In some ways it’s a great misfortune that Thornton Wilder wrote “Our Town.” A great misfortune in the way that winning the lottery can be a great misfortune. In this case, it wasn’t so much that the play’s success changed Wilder so much as it forever altered the discourse surrounding the Pulitzer Prize-winning playwright. It would seem that any discussion of his body of plays must be preceded by a formal setting aside of the legacy of “Our Town.” And now that we have concluded with that part of the review, we can get to the topic at hand: the Goodman Theatre’s dazzling production of Wilder’s “The Matchmaker.”
A supremely confident play that crackles with visual and verbal wit, there is little to say about “The Matchmaker” that it doesn’t already know about itself. Director Henry Wishcamper fully embraces Wilder’s lovably strange milieu, their specificity coupled with their ability to be projected upon, which, in the employ of the Goodman’s trademark opulence, translates to the kind of high entertainment that even the shrewdest theatergoer needs every now and again.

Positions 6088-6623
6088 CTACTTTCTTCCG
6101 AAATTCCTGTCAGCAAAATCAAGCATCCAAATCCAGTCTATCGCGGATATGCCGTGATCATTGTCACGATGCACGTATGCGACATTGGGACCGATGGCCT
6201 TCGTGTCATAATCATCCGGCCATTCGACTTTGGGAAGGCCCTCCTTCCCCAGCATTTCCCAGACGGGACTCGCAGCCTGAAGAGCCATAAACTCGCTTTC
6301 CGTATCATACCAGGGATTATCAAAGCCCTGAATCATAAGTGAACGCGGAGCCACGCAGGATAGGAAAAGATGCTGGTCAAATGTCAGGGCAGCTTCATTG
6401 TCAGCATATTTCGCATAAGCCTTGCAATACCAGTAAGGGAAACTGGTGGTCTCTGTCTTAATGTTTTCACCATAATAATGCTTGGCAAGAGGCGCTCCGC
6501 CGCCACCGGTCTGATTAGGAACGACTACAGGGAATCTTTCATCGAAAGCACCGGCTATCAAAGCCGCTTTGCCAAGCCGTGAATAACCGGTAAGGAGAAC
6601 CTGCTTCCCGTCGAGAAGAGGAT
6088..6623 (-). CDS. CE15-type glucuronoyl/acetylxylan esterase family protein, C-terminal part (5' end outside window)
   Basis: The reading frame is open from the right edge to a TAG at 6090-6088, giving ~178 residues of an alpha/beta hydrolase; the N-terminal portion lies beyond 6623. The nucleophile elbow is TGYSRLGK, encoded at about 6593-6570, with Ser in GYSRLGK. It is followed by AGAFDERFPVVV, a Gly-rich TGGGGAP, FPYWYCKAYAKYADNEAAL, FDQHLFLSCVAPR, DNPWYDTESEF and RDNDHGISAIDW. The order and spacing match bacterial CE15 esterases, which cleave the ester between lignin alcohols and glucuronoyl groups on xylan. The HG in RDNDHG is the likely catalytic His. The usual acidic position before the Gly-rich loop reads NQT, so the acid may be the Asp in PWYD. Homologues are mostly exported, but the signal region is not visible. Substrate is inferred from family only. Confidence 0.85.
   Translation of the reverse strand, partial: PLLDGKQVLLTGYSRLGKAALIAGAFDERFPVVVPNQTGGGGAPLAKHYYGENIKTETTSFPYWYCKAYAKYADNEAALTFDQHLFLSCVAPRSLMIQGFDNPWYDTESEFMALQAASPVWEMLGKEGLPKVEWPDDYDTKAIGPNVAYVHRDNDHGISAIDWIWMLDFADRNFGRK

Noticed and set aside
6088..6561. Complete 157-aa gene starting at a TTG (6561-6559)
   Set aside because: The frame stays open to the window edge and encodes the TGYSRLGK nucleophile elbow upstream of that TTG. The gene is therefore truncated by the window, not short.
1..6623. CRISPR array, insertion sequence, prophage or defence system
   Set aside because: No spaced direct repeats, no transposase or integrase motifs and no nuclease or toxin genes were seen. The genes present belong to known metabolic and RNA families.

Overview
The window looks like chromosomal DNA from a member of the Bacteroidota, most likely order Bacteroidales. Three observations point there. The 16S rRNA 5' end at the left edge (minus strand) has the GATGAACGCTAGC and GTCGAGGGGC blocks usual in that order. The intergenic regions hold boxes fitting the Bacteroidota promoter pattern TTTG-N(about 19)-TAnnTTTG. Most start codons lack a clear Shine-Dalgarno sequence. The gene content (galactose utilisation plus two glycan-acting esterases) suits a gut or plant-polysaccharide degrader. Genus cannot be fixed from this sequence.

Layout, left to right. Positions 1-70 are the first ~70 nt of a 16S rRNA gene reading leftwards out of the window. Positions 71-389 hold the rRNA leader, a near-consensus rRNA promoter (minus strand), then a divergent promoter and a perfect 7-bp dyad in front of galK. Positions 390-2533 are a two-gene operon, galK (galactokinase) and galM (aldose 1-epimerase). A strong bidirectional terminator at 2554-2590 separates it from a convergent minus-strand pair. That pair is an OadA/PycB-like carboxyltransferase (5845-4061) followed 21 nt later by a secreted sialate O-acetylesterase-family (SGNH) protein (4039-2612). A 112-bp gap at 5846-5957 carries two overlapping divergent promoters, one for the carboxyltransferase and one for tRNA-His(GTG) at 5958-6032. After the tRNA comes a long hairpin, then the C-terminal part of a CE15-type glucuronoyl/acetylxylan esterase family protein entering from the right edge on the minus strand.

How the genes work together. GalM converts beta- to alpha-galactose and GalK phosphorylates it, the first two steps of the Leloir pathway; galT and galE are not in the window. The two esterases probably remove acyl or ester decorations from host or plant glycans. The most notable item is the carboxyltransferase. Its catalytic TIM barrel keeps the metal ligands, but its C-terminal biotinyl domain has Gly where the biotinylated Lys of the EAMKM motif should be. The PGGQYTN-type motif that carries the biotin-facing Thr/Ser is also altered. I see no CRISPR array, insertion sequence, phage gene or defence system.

At Wishcamper’s disposal is a veritable army of comedic talent. From Allen Gilmore’s eyebrows—with which he can do more than most of us can with our entire body—to Elizabeth Ledo’s emotional range, her Irene Molloy moving effortlessly between withering melodrama and baiting antagonism. Postell Pringle and Behzad Dabu are unforgettable as the hapless duo set on having a real adventure for the first time in their respective lives. Dabu transitions between lethargy and athleticism as if someone simply flipped a switch in his soul. Meanwhile Pringle’s romantic foil is equal parts sweet and smart.
Then of course there is the matchmaker herself, Kristine Nielsen, who brings to the role inestimable warmth and determination. Nielsen herself seems very much on the verge of bursting out of Dolly, as if she were enjoying the role so much that her only wish was to witness her own splendid performance of it. Nielsen is a star burning bright in a luminous and lush night sky. Seeing her alongside this invigorating ensemble we can all be glad that Thornton Wilder was not the type to rest on his merits. (Kevin Greene)
Goodman Theatre, 170 North Dearborn, (312)443-3800, goodmantheatre.org, $10-$82. Through April 10.